The executive Board members of International Olympic Committee (IOC) have insisted that governments and sports organizations must be “represented equally” in the World Anti-Doping Agency (WADA).

The IOC executive board also recommended a a completely “neutral” President as vice-president of WADA as well as the Court of Arbitration for Sport (CAS) assuming sanctioning responsibility. The Court of Arbitration for Sport, rather than the World Anti-Doping Agency would also be responsible for sanctioning all organizations deemed non-compliant with the World Anti-Doping Code.

The section on WADA governance reads since the sports organizations and the Governments are both founding stakeholders on an equal basis, they must be represented equally on the WADA Foundation Board and Executive Committee. It was also added that the role of athletes on the Foundation Board and Executive Committee must be strengthened and the representation of athletes must be elected (not appointed as now) athlete representatives. The WADA governance section also said the WADA Boards should also include independent members.

The IOC declaration also made it clear that they consider interest conflicts as just as much of a problem for Government representatives. It added WADA must be equally independent from both sports organizations and from national interests as this is necessary because even the perception of a conflict of interest can be considered damaging to the credibility of the anti-doping system. The declaration by IOC further reads that this with regard to national interests is particularly important because of the recent challenges to the system from certain NADOs, from disputes between different NADOs, and from appeals by IFs against decisions of National Anti-Doping Institutions.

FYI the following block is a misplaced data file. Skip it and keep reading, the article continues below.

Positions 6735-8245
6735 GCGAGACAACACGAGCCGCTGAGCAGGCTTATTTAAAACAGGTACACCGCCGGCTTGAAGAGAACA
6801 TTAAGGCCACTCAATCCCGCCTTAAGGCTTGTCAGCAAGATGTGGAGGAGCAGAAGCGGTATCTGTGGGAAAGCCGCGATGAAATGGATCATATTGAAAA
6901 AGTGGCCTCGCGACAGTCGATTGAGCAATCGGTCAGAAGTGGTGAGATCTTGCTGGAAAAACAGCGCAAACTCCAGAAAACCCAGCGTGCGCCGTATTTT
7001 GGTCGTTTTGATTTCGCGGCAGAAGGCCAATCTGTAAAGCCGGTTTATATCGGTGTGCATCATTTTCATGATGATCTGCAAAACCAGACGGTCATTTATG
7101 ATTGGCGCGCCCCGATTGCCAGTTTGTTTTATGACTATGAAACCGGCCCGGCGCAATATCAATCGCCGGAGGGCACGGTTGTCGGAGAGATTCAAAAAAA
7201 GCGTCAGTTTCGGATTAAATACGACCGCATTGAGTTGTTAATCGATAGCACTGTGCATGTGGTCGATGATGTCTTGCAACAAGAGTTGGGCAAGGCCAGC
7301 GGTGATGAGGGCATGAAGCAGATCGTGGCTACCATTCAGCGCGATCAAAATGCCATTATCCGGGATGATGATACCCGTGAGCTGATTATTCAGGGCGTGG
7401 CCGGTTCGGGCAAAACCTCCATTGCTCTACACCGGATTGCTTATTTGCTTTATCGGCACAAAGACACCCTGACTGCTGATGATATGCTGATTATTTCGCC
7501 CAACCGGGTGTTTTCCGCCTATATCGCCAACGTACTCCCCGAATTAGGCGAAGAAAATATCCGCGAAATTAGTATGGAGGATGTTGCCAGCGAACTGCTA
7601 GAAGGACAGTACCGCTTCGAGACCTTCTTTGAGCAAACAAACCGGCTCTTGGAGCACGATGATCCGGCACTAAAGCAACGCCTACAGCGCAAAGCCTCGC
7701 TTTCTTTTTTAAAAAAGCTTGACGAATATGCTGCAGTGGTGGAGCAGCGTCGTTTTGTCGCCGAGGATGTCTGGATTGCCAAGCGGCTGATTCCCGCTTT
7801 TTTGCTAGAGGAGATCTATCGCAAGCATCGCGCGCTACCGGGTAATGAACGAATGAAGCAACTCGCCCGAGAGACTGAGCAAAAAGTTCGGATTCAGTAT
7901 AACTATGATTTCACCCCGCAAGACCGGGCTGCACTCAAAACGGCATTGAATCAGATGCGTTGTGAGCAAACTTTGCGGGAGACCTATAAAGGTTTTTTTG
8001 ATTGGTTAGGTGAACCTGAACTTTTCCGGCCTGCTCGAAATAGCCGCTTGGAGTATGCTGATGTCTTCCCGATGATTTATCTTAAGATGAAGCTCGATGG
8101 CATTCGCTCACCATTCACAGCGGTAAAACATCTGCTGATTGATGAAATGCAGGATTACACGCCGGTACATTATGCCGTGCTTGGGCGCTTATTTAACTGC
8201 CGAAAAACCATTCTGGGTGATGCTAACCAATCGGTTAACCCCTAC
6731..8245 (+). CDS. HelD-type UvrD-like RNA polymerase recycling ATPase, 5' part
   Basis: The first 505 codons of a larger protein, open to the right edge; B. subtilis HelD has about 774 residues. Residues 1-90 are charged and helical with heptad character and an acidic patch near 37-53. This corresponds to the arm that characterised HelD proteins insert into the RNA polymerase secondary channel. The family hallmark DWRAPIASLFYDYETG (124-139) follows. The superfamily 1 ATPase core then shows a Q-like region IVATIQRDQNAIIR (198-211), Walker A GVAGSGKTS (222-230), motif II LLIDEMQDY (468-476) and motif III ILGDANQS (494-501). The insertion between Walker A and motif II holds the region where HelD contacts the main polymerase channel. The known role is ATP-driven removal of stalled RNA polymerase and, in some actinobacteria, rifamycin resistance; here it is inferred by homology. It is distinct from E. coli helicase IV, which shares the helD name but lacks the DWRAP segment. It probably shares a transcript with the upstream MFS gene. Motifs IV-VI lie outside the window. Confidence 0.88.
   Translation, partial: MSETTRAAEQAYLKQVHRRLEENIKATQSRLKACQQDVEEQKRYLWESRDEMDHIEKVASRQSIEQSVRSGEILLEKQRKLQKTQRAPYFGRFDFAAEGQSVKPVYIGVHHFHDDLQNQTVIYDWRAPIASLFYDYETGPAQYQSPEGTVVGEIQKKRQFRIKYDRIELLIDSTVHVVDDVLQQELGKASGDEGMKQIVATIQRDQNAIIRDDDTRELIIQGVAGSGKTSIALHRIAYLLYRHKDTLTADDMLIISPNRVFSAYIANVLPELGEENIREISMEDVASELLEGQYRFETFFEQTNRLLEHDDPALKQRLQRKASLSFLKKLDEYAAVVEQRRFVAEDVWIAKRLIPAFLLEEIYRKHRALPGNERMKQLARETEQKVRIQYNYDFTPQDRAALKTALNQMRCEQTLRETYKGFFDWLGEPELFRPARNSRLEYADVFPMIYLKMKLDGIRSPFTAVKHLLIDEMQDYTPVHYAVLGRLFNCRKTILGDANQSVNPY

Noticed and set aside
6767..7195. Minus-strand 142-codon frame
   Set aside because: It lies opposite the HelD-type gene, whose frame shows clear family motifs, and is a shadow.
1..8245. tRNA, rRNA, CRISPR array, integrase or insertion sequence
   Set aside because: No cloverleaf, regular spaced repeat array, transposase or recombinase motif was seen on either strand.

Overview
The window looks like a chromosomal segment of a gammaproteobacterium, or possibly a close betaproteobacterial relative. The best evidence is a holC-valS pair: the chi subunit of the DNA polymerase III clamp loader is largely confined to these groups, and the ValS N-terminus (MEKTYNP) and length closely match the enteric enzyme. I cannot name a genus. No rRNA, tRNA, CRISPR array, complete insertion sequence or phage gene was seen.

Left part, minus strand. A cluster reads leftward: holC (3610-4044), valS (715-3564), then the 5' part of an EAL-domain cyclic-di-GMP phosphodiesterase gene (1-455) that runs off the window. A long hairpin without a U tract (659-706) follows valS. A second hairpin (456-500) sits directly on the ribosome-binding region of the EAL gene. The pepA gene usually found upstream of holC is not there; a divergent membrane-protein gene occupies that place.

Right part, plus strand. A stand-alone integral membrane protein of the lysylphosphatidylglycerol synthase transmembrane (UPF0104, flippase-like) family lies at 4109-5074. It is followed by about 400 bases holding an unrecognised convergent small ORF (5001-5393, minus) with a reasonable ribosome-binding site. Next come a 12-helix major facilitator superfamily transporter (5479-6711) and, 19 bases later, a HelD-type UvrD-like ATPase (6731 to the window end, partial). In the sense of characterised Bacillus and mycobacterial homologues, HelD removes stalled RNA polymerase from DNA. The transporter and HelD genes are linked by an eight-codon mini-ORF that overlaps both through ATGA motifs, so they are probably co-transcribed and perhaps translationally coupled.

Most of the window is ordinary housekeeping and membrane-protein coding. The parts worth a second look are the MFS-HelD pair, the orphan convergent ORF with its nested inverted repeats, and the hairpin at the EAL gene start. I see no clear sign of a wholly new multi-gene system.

The suggestions made by the IOC board directly contradicts the core theme of a United States Olympic Committee (USOC) position paper that proposed no person serving in a governance role in the IOC, any NOC (National Olympic Committee), any IF (International Federation), or ANOC (Association of National Olympic Committees) would serve in a WADA Board role. It was also proposed that WADA would be responsible for compliance monitoring including investigation of all code signatories.

It was agreed by the IOC that there should be no sporting involvement in testing and sanctioning. However, it insisted that it would be pointless to exclude all experts from the organization completely. IOC Presidential spokesperson Mark Adams remarked the call by some that there should be no expertise in sport in the governance of an organization which is looking into doping in sport, is plainly ridiculous. Adams further commented that all governance involves experts in the subjects and also remarked what is important is to have a separation between the governance and the prosecution of the cases, in other words the sanctioning and the investigation. The IOC Presidential spokesperson also remarked if those two are kept separate from the governance then you have a good, well-run system which runs along the separation of powers.

IOC President Thomas Bach has also requested a meeting with Sir Craig Reedie, the WADA President, and Richard McLaren, the author of the WADA-commissioned investigation into Russian doping.

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